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Puppy | What to Expect at 12 to 16 Weeks

Published: Tuesday, March 6, 2018

At 12-16 weeks, your canine whippersnapper will be growing in confidence and energy. Perhaps they’ve gained new hobbies such as using the furniture as an assault course or chewing your favourite pair of slippers.

At this age it’s important to reinforce positive training techniques, even when this requires impeccable self-will. That little puddle on the kitchen floor is pesky, but punishment often falls on deaf ears so master the art of patience even when their behaviour stops being cute.

Don’t bite off more than you can chew

In testing times, the first question you may be asking yourself is: why? Why has Boris nipped my finger? Why has he made the living room look like a crime scene? Why has he pulled the fluff out of his favourite toy? Why won’t he sit nicely? Why can’t be like Sheila’s puppy? Why is he always peeing on my nice floor? Why didn’t I just get a goldfish instead?

These thoughts are all natural as you realise the cute puppy of your dreams can also be very testing when he or she wants. 

One of the reasons puppies can be so naughty at the beginning is due to their short attention spans. They are just beginning to navigate this exciting world and all the exciting smells, sounds and sights are just too good to resist.

It’s best to run daily bite-sized training sessions which last no longer than 15-20 minutes and keep it simple.

Prevention is better than cure

The best way to stop your puppy from doing pesky things, is to remove this option altogether. For instance, if you don’t want your puppy to chew the sofa upholstery, invest in a puppy play pen.

Praise, praise, praise

In the words of Fatboy Slim, you’ve got to praise [puppy] like you should. Avoid using punishment and fear tactics and instead keep all experiences happy with treats, toys and a positive attitude. By rewarding good behaviour, there is a better chance of this being repeated.

Practice makes perfect

Put the time in and ensure that your dog is exposed to all kinds of surroundings when being trained. For example, if you are training your dog to come when you call, don’t just practice this in your living room, put them in a situation where there are lots of distractions as this is where they are likely to forget. As with all pursuits in life, practicing every day will make a difference to progress.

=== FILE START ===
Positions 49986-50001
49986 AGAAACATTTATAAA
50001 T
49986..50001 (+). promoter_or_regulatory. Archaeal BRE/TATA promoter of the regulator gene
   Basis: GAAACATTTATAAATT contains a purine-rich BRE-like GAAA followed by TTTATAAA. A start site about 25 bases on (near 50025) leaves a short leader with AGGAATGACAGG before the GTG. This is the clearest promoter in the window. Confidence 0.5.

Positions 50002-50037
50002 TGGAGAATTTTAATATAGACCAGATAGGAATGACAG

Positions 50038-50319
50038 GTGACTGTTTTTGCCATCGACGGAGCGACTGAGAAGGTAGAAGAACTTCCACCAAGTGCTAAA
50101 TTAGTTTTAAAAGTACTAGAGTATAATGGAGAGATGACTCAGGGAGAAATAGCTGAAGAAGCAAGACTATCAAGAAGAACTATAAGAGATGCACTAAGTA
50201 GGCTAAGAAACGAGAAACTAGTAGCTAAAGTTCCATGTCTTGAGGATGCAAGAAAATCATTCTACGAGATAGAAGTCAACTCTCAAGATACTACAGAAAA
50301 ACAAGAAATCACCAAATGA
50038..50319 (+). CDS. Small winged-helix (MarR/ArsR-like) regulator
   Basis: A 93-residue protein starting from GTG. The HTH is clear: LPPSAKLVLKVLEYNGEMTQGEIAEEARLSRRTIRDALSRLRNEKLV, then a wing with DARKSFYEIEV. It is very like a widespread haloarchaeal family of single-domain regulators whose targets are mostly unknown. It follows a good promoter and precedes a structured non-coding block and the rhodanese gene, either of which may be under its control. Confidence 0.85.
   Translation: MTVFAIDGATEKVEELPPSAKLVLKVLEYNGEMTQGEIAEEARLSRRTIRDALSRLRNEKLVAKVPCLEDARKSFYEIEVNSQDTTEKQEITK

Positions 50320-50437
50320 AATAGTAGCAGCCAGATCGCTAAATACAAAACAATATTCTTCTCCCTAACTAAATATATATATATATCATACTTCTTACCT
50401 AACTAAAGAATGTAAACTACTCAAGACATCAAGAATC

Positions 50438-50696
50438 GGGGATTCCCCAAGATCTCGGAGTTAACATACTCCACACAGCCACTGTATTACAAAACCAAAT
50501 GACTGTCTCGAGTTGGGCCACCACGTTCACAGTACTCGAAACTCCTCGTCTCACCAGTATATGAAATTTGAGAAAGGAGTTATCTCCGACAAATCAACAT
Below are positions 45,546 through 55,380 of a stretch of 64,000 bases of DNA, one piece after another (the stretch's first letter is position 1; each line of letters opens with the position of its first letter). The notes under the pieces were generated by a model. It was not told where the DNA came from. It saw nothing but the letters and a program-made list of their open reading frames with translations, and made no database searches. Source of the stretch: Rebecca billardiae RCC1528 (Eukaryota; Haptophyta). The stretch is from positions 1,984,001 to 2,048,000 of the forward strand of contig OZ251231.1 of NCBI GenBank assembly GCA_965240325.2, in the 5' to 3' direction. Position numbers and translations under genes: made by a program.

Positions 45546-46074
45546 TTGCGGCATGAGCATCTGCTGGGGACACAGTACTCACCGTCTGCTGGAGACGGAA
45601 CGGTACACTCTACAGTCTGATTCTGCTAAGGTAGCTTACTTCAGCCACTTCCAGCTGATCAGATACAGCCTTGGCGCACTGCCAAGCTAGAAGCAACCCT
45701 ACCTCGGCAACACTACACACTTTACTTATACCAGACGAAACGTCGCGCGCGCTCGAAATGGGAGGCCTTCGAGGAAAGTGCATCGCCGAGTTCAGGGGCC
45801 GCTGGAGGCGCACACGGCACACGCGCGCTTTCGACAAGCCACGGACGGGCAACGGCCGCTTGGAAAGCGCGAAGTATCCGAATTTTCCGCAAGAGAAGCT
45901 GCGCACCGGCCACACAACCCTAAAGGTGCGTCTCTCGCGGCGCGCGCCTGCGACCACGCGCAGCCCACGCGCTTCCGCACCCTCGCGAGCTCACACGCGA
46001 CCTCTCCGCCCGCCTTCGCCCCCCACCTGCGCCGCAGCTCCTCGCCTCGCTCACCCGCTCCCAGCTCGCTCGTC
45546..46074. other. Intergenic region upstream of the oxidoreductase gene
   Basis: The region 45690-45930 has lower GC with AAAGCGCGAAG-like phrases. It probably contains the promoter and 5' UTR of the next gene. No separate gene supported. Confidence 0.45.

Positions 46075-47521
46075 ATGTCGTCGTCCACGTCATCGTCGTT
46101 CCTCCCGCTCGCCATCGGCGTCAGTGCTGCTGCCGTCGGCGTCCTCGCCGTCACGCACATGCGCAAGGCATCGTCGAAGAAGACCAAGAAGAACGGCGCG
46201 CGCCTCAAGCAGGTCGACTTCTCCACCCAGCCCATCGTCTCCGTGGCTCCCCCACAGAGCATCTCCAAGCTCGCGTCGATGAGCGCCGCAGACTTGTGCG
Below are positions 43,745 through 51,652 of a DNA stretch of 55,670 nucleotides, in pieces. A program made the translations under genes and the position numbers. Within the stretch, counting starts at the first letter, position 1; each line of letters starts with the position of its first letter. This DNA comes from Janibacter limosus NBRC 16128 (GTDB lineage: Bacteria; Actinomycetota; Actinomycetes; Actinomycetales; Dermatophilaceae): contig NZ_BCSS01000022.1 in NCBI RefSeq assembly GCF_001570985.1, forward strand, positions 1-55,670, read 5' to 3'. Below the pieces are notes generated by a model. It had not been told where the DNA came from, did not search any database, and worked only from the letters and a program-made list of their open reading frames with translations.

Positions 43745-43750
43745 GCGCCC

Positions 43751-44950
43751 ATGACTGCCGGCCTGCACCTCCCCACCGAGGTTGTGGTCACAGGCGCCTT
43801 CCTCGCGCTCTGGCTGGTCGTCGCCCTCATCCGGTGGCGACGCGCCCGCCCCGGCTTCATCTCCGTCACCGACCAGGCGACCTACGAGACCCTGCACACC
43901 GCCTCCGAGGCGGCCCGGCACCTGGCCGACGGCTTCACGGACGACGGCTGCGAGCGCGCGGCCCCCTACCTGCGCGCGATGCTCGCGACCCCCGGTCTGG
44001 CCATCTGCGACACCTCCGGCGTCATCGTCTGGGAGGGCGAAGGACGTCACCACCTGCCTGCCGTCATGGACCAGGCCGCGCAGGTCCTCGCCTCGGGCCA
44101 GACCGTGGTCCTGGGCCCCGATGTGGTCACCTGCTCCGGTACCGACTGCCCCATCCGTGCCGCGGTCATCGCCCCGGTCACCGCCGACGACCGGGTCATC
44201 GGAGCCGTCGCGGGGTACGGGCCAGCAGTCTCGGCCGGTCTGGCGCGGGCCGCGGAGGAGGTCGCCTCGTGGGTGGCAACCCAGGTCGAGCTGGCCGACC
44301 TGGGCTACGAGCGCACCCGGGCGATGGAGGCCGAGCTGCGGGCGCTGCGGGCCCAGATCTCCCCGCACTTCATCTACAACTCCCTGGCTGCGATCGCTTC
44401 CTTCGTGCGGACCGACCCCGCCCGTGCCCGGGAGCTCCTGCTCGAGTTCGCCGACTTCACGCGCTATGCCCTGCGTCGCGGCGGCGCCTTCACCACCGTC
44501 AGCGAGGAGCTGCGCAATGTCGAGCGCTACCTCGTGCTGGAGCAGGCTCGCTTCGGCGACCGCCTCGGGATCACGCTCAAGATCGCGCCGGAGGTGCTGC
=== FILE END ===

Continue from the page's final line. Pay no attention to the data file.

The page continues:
The 12 to 16-week bite-sized feeding bible

#1 Between 12-28 weeks, a puppy will develop adult teeth and just like us humans, is likely to experience teething pain. If your pup is struggling to chew their food, try soaking it in some warm water to make it easier for them to eat.

#2 Although it’s important to exercise positive reinforcement with treats, don’t go overboard as this sets the scene for overfeeding and rapid weight gain. Instead allocate a set number of treats within their daily allowance and take this out of their main meal.

For example, if you were feeding Bailey 100g of food per day and had 20g of treats, that would leave 80g for all main meals.

#3 Variety is the spice of life. When used in moderation, vegetables provide a fantastic source of nutrients for developing pups. Frozen carrots are excellent for soothing gums.

Discover our comprehensive list of foodie superheroes and villains for dogs 

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